The reactants are known materials, which, when reacted in certain ratios, result in valuable products.
As a starting material in the present process, the dicarboxylic acid has the general formula R(COOH)2 wherein R is an organic radical which may consist of:
A carbon-to-carbon bond (e.g., oxalic acid);
An aliphatic radical (e.g., adipic acid);
An ethylenically unsaturated aliphatic radical (e.g., maleic acid);
An aryl radical (e.g., phthalic acid); and Halogenated aryl radicals (e.g., tetrachlorophthalic acid).
Where the dicarboxylic acid of this invention also includes ethylenic unsaturation (e.g., maleic acid, fumaric acid), the resulting polyester will contain additional ethylenically unsaturated sites for subsequent cross-linking and copolymerization.
It is possible to utilize as the dicarboxylic acid for this invention a double ester formed from two moles of a dicarboxylic acid anhydride and one mole of a dihydric alcohol. For example, the double ester of maleic acid anhydride and ethylene glycol: ##STR1## It will be observed that the double ester possesses two terminal carboxylic acid groups which, for the present purposes, qualify the material as a dicarboxylic acid.
Suitable acids include phthalic acid, isophthalic acid, terephthalic acid, maleic acid, fumaric acid, succinic acid, adipic acid, and their halogenated derivatives such as tetrachlorophthalic acid, tetrabromophthalic acid and the like.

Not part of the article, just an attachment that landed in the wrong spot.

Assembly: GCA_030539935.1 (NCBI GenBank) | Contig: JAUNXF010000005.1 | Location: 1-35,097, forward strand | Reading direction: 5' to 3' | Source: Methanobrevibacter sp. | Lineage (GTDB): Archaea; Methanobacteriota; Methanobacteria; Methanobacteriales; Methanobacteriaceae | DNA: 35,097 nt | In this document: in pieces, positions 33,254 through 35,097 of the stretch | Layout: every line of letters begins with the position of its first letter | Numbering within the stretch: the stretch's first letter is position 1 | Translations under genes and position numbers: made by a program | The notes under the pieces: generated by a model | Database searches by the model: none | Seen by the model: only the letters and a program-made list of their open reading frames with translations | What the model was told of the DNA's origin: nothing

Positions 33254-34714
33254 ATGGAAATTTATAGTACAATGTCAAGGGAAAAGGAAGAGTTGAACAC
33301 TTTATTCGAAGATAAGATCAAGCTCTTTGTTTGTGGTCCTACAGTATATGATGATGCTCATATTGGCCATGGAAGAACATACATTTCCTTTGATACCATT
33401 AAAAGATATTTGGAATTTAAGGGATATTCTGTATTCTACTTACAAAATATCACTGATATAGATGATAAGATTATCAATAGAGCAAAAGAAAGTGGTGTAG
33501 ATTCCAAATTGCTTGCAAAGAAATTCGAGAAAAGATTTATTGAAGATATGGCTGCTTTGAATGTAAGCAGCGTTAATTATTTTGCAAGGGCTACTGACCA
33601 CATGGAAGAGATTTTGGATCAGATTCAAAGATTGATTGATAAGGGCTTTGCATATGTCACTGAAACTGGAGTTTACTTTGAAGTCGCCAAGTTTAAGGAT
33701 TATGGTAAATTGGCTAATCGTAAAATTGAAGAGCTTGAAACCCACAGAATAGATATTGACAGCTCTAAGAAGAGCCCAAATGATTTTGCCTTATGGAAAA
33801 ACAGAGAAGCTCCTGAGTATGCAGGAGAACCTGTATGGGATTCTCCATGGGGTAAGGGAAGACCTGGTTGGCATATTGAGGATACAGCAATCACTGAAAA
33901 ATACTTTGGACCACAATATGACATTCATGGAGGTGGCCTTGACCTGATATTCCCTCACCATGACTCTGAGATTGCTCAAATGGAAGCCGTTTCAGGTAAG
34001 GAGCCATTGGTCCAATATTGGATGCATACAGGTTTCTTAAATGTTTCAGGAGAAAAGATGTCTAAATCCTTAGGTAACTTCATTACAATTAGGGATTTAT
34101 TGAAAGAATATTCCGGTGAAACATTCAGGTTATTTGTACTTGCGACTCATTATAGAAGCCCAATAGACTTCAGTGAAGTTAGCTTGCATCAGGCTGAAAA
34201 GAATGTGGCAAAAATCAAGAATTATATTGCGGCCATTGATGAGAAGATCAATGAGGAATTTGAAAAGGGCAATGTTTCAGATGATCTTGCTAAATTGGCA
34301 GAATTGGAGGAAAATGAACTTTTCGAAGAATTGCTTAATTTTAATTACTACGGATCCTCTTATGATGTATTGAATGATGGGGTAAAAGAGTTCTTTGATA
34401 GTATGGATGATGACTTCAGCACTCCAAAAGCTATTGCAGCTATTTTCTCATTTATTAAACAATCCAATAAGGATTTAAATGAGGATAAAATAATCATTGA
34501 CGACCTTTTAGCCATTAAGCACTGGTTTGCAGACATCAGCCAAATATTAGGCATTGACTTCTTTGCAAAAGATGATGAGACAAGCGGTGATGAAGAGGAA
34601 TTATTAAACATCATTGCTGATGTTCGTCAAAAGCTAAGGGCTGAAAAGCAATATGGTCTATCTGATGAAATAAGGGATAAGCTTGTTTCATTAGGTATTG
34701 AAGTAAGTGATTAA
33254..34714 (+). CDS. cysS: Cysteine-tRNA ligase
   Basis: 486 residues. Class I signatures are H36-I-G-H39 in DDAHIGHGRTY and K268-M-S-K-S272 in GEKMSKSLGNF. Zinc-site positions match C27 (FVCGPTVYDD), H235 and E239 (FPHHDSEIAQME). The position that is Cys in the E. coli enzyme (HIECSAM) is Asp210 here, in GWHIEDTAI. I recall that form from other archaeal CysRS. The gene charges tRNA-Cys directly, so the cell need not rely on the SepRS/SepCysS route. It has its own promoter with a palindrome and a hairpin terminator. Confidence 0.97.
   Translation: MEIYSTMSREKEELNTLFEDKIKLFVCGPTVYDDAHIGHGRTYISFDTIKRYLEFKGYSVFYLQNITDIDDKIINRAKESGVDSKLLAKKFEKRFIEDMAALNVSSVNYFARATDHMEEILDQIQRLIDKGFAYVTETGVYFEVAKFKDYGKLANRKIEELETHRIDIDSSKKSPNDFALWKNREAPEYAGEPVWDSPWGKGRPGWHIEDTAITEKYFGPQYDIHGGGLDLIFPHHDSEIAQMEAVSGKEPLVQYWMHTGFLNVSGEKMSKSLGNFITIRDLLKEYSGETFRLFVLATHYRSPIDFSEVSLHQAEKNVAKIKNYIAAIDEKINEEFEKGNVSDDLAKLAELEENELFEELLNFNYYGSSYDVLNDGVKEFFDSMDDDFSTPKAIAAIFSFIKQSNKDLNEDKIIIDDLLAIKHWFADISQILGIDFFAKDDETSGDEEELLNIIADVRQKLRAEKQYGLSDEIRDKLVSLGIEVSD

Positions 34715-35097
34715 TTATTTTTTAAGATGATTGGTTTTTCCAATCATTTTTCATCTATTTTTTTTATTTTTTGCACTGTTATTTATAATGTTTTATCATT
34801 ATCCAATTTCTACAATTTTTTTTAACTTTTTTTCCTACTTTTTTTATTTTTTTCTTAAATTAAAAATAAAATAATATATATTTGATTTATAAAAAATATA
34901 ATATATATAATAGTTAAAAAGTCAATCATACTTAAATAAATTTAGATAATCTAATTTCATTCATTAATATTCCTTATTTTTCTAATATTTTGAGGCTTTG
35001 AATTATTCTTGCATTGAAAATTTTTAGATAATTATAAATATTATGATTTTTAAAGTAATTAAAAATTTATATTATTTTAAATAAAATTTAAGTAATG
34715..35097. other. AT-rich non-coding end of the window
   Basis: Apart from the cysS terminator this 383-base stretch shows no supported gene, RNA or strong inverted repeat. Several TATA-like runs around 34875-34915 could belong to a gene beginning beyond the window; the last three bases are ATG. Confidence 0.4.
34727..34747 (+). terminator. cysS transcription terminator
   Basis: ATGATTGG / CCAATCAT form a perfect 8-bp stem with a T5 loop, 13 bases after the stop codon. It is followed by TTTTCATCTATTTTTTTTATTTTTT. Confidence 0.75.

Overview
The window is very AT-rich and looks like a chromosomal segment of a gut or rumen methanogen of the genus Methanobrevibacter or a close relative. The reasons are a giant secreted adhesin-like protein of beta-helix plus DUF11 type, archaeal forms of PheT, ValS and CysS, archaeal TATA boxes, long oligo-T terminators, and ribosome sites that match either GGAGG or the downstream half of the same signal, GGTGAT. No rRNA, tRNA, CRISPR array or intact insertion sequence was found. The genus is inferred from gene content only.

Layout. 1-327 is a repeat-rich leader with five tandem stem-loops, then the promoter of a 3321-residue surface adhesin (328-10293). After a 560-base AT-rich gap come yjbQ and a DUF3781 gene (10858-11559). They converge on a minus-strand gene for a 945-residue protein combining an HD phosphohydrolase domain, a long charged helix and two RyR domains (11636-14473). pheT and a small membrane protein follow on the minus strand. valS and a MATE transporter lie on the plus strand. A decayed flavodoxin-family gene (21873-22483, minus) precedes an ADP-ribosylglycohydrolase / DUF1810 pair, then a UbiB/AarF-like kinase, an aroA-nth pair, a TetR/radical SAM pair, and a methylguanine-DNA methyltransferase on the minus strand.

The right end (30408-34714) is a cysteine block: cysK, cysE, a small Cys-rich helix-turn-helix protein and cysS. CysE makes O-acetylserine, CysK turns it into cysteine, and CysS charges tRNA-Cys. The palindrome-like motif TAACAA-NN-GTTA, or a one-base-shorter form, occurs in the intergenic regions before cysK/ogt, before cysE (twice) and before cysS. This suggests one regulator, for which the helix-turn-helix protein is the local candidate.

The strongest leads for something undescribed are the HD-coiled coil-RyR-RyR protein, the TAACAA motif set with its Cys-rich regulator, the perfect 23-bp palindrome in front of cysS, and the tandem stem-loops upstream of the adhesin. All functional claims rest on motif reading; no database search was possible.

Another useful class of dicarboxylic acids includes those of relatively high molecular weight wherein, for example, the carboxyl groups are separated by from about 20 to about 36 carbon atoms. Typical of such diacids include the various dimerized acids such as that sold commercially as a C36 diacid as Empol 1022. Such dimerized fatty acids typically contain varying amounts of trimerized or 54 carbon acid. Thus, for example, Empol 1022 contains 75 percent dimer acid, 22 percent trimer acid, and 3 percent unreacted fatty acid. The diacid should be free of groups other than carboxyl that are reactive with an oxirane ring.
The composition includes an α,β-ethylenically unsaturated monocarboxylic acid. Suitable acids include acrylic, methacrylic, crotonic, cinnamic and the like.
As another unsaturated carboxylic acid, it is possible to use a half ester formed by reaction of one mole of a hydroxyalkyl acrylate with a cyclic anhydride. Suitable hydroxyalkyl acrylates include the mono acrylic esters of polyethylene or polypropylene glycols having molecular weights up to about 400 and preferably up to about 200. Representative cyclic anhydrides include maleic anhydride, phthalic anhydride, dodecenylsuccinic anhydride, tetrachlorophthalic anhydride and the like.